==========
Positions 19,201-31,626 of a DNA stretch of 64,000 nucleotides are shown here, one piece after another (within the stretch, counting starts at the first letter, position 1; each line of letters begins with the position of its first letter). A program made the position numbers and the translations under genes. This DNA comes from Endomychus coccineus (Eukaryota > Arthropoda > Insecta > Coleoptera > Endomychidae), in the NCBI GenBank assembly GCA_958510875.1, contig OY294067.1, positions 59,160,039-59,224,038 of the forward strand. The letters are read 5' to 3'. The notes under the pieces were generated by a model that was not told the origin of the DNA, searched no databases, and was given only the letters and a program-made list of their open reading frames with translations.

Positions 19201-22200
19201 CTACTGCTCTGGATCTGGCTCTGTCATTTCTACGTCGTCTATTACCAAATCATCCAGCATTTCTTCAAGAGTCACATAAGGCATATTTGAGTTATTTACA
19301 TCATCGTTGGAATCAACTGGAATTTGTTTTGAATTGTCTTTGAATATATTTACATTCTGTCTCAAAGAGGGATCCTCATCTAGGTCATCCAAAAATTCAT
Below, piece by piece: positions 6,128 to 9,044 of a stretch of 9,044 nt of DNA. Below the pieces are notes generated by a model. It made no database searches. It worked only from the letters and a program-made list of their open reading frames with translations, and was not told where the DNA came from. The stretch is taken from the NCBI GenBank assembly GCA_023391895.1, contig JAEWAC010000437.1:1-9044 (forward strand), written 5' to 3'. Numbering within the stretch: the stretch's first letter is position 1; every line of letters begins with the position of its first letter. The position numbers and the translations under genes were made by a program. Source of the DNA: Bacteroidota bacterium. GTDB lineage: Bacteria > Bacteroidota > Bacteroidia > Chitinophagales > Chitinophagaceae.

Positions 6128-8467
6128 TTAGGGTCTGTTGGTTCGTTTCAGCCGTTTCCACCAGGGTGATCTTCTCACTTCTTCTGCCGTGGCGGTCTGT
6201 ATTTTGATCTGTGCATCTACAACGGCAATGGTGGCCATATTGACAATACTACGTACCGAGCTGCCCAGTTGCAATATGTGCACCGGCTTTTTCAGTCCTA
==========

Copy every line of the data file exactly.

Positions 19,201-31,626 of a DNA stretch of 64,000 nucleotides are shown here, one piece after another (within the stretch, counting starts at the first letter, position 1; each line of letters begins with the position of its first letter). A program made the position numbers and the translations under genes. This DNA comes from Endomychus coccineus (Eukaryota > Arthropoda > Insecta > Coleoptera > Endomychidae), in the NCBI GenBank assembly GCA_958510875.1, contig OY294067.1, positions 59,160,039-59,224,038 of the forward strand. The letters are read 5' to 3'. The notes under the pieces were generated by a model that was not told the origin of the DNA, searched no databases, and was given only the letters and a program-made list of their open reading frames with translations.

Positions 19201-22200
19201 CTACTGCTCTGGATCTGGCTCTGTCATTTCTACGTCGTCTATTACCAAATCATCCAGCATTTCTTCAAGAGTCACATAAGGCATATTTGAGTTATTTACA
19301 TCATCGTTGGAATCAACTGGAATTTGTTTTGAATTGTCTTTGAATATATTTACATTCTGTCTCAAAGAGGGATCCTCATCTAGGTCATCCAAAAATTCAT
Below, piece by piece: positions 6,128 to 9,044 of a stretch of 9,044 nt of DNA. Below the pieces are notes generated by a model. It made no database searches. It worked only from the letters and a program-made list of their open reading frames with translations, and was not told where the DNA came from. The stretch is taken from the NCBI GenBank assembly GCA_023391895.1, contig JAEWAC010000437.1:1-9044 (forward strand), written 5' to 3'. Numbering within the stretch: the stretch's first letter is position 1; every line of letters begins with the position of its first letter. The position numbers and the translations under genes were made by a program. Source of the DNA: Bacteroidota bacterium. GTDB lineage: Bacteria > Bacteroidota > Bacteroidia > Chitinophagales > Chitinophagaceae.

Positions 6128-8467
6128 TTAGGGTCTGTTGGTTCGTTTCAGCCGTTTCCACCAGGGTGATCTTCTCACTTCTTCTGCCGTGGCGGTCTGT
6201 ATTTTGATCTGTGCATCTACAACGGCAATGGTGGCCATATTGACAATACTACGTACCGAGCTGCCCAGTTGCAATATGTGCACCGGCTTTTTCAGTCCTA